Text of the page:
Upon inquiring where the nearest site was, we were informed it was several miles back near Leanchoil. Absolutely no way were either Michael or I going to be moved in any direction away from Field so we refused to move our camp. In spite of the ranger's threats to fine us for illegally camping we continued to refuse to be pushed into walking any further in any direction. 

Neither one of us could have walked anyway; our feet were too sore. Relenting somewhat, Michael and I did offer to break camp only if we could have a ride into Field. The park ranger refused and gave us some official excuse about not being allowed to carry passengers in a park vehicle regardless of the fact his girlfriend was sitting in the cab. After a few more minutes of heated argument and our unbending refusal to move, the ranger finally gave in and accepted our terms. He drove us into Field.

Field did not have a hotel or motel but, with some assistance from the park ranger, Michael and I managed to rent a room for the night in the upstairs of the local watering hole. Beyond the door to our room was a single uncovered light bulb in the ceiling, an unshaded window and two beds with bare mattresses. In some way the architectural similarity of the building reminded me of the bedrooms in my grandparents' house. 

"What a dump." Michael complained.

"Looks pretty darn good to me... and clean too." I said, very grateful not to be spending another night outdoors sleeping on top of rocks.

"Eighteen dollars for this? I think you paid too much." he commented.

"This was a bargain Mike. Believe me, in the morning you'll feel differently about this place." I said.

"Which bed do you want?" he asked.

"The nearest one. I can't walk any further." I replied.

Our ordeal was over and I felt like a humiliated survivor rather than a triumphant adventurer. We fell four miles short of our goal but in those two days we had managed to cover on foot at least 31 miles of the 35 miles from Golden, BC. We were probably lucky to be leaving with our bodies and minds intact. 

The following evening we picked up Train 2 for our return to Vancouver.

Our foot journey was a gruelling experience that neither of us would forget and that day would prove to be my last visit on foot into the wilds of the Rockies.

4. Amtrak Days

Abstract from Amtrak's public timetable effective May 15, 1975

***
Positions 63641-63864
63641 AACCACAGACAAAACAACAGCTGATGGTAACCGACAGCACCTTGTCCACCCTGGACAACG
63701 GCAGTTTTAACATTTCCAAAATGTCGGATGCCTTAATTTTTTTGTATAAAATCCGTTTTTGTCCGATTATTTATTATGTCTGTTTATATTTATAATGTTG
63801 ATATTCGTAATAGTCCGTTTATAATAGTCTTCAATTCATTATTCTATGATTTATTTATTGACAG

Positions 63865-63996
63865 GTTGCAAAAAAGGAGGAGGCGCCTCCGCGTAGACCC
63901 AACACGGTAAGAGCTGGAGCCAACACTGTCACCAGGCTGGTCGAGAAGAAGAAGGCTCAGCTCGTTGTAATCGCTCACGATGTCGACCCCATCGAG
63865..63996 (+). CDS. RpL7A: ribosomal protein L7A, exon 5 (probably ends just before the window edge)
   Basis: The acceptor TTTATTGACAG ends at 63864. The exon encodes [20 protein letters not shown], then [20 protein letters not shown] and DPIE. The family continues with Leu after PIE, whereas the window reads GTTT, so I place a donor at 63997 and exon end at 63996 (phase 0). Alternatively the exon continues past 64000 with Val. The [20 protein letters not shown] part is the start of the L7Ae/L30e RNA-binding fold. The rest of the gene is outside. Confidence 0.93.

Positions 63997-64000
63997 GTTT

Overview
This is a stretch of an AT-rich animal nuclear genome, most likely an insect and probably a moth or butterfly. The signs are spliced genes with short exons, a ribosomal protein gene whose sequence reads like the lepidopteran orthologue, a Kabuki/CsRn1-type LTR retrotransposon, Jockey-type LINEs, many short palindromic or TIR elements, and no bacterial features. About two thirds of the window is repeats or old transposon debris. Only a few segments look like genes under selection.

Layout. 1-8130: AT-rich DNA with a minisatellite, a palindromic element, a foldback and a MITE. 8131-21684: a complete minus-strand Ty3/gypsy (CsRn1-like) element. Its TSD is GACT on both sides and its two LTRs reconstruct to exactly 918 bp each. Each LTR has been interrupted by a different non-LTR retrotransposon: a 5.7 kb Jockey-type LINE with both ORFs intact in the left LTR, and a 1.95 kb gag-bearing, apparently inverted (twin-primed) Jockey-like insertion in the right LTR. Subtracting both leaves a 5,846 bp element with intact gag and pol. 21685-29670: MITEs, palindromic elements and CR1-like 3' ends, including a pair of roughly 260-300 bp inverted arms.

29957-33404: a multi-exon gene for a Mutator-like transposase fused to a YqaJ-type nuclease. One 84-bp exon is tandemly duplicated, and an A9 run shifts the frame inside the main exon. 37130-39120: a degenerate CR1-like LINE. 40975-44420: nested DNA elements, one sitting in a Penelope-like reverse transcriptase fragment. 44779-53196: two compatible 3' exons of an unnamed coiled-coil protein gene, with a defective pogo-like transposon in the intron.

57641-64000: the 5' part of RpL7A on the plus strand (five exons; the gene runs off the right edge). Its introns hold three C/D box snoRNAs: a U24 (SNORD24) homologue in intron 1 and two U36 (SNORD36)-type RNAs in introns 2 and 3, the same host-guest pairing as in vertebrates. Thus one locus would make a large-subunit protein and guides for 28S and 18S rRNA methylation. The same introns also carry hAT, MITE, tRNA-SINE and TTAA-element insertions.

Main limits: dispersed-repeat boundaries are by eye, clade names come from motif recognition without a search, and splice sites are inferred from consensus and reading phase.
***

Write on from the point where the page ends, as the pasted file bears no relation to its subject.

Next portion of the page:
November 1975

For a brief time my Saturdays became "Amtrak" days. An Amtrak Day to Seattle was long; four and a half hours of train travel to get there, seven hours there and almost five hours to return. Travelling alone and spending a rainy day in Seattle was depressing. 

Daily I prayed to God and begged for a miracle to change some circumstances (read: floundering LDR) in my life, so that doing crazy things such as going to Seattle to send and receive mail would not be necessary, but nothing changed. I felt as if the louder I shouted toward heaven, the more God seemed to ignore me.

The downpour outside was unrelenting and walking around was not in any way appealing. More than four hours remained until train time and I was wasting those hours in Seattle’s King Street station. A panhandler was shuffling around and searching through the station’s garbage bins. Eventually he stopped in front of me but I did not look up from what I was doing. 

“Do you have any money you can part with?” he asked.

That was a strange way to ask for money because all money was money that could be parted with in one way or another. 

“Here.” I eventually answered and handed him a few dollars, hoping he would go away.

“Thank you.” he replied, sounding somewhat surprised.

Instead of wandering off, the vagrant sat on the bench and began to talk to me. “I haven’t always lived like this.”

I did not say anything. I did not know what to say to him. I did not want to have to say anything to him.

“Where are you from?” he questioned, even though I had remained silent.

“Canada.” I finally answered but trying to avoid a conversation.